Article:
A child has begun cutting their own skin. Perhaps this is your child or maybe you have heard of one of your child’s peers”cutting.” I frequently meet with children and adult’s alike who self injure. Usually, this happens when one uses a sharp object such as a knife or razor blade to cut their skin. So, why would someone do this? What is this all about? Are they just doing it for attention?
Yes and No.
When I answer ” yes” to this question, it’s conditional about the location and the severity of the cut or self injury. Typically, superficial cuts (think briar scratch or cat scratch) on the lower wrists or forearms that are visible and not hidden are “asking to be seen.” So, do we ignore the cuts? Should parents and peers respond with eye rolls and comments like “you are just trying to get attention?” No! Unless the goal is to harm their self esteem, create shame, and increase the likelihood their cutting becomes more serious and hidden from those who can help.
Instead, caring parents, adults and peers want to consider why a child would choose self harm as a means of getting attention. The chief concernis why a child would take such drastic measures to have parents or peers focus on them. Answers to this question include confusion with how to cope with emotions, poor relational skills, uncertainity of self-worth, depression, anxiety and loneliness.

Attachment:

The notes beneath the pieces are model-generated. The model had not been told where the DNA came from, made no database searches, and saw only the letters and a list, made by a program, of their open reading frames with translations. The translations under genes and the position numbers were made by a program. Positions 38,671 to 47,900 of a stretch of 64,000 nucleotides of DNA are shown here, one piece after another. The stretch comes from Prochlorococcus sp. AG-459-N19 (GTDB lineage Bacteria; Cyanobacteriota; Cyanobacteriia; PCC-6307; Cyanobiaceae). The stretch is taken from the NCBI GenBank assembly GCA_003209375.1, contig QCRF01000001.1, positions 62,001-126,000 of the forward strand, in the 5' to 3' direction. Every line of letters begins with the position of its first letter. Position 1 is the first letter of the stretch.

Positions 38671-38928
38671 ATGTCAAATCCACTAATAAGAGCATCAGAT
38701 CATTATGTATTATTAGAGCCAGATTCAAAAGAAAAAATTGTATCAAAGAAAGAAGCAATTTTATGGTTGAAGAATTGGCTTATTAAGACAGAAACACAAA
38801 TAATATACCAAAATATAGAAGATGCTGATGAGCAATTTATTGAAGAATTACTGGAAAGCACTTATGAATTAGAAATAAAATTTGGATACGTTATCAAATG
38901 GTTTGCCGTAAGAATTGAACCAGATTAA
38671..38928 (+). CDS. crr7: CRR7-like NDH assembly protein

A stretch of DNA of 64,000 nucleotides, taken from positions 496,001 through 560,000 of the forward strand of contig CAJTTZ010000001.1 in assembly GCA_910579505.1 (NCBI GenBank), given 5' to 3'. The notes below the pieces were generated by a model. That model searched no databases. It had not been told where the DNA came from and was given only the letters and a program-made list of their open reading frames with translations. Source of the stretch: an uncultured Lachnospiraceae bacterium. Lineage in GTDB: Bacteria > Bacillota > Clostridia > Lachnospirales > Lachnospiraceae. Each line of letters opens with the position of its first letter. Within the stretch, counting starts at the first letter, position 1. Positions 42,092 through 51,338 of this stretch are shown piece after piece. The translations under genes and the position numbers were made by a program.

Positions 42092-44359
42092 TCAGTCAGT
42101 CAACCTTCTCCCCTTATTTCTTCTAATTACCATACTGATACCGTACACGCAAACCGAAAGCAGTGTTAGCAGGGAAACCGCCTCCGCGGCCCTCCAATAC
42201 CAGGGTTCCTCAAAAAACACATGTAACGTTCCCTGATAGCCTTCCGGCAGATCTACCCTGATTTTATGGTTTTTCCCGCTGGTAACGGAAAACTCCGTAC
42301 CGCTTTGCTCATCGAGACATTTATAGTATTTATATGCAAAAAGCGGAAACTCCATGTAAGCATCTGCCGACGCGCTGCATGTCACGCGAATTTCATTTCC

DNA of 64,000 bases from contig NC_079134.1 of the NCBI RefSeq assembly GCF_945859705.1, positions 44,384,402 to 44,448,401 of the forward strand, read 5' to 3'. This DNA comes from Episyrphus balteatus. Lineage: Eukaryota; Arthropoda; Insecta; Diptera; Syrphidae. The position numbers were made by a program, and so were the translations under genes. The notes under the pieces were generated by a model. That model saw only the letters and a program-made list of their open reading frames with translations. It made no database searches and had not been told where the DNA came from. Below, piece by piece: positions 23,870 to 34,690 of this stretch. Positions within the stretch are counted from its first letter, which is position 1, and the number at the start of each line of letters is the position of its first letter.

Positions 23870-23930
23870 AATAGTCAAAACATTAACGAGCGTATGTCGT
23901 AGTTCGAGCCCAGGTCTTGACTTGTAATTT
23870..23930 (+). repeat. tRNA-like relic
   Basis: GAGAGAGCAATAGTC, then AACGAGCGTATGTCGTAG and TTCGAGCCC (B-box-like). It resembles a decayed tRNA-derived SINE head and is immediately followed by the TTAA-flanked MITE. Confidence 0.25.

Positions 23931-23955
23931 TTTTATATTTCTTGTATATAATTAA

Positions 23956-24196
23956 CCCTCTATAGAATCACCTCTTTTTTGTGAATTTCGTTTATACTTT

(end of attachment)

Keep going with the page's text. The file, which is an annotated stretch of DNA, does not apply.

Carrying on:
When I answer “No” to this question, cuts are generally located on the upper thighs, stomach and areas that are easily hidden from others. Cuts in these locations are typically more severe, create an open wound, scabbing and scarring. People who cut in these locations define their cutting as an act of deliberately harming their body but without the intent of suicide.
The following are typical descriptions of why they do this:
- “I feel a release when I cut.”
- “It takes away my anger.”
- “It’s addictive.”
- “I can focus on the physical pain instead of my reality.”
Despite reports of the momentary sense of calm and release of tension, people who cut consistently report guilt, shame and return of painful emotions. This cycle mimics that of an alcoholic/drug addict. Instead of the drug of choice muting the pain, the cutting does the work but only temporarily and never without additional physical and emotional harm.
Self Injury does not have to be a life-long struggle. Appropriate mental health treatment is effective and can not only extinguish the destructive coping mechanism but also enrich a person’s life with comforting and healing coping styles that instill self-confidence and peace.
By all means, give tender and direct attention to anyone who cuts by expressing concern and directing them to appropriate mental health treatment .
Leigh Hurley, MA, LPC has been a therapist for over 10 years. She is a dedicated advocate for children and teens.